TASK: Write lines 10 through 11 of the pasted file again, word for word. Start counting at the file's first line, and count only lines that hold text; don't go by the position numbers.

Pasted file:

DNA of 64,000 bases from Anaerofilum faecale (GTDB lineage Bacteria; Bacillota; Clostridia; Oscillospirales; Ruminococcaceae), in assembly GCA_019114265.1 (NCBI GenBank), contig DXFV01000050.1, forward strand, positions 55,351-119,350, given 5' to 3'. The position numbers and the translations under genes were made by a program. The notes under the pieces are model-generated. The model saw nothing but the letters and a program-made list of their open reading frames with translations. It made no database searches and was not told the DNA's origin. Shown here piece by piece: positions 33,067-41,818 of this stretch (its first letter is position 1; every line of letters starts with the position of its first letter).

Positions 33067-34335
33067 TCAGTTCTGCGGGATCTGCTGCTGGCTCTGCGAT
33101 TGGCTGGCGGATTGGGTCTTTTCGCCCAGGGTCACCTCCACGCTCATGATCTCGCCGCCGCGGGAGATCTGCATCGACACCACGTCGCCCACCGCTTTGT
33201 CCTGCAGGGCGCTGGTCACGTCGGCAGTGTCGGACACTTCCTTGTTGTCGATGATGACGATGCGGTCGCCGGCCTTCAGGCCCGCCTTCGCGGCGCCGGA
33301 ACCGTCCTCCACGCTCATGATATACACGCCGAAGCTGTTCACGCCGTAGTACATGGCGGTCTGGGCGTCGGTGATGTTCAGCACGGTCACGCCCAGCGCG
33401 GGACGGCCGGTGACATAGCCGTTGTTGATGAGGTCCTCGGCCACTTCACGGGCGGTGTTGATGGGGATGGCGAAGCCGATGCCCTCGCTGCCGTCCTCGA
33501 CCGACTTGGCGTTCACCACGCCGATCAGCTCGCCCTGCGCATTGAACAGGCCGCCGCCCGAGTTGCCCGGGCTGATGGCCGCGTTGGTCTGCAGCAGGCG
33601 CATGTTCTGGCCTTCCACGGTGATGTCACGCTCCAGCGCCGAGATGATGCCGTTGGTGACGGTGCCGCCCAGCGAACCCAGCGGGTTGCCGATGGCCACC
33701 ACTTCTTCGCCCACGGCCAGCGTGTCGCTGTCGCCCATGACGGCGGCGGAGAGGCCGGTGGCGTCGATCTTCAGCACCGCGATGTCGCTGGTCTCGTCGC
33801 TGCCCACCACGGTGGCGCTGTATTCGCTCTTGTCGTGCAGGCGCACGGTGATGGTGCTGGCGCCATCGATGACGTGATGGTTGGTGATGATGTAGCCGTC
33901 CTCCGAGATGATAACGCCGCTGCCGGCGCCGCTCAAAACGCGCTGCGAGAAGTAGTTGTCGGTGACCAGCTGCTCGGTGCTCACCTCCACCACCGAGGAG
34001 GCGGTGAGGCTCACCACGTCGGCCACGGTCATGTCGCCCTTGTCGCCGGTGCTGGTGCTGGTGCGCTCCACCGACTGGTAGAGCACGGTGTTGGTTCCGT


33701 ACTTCTTCGCCCACGGCCAGCGTGTCGCTGTCGCCCATGACGGCGGCGGAGAGGCCGGTGGCGTCGATCTTCAGCACCGCGATGTCGCTGGTCTCGTCGC
33801 TGCCCACCACGGTGGCGCTGTATTCGCTCTTGTCGTGCAGGCGCACGGTGATGGTGCTGGCGCCATCGATGACGTGATGGTTGGTGATGATGTAGCCGTC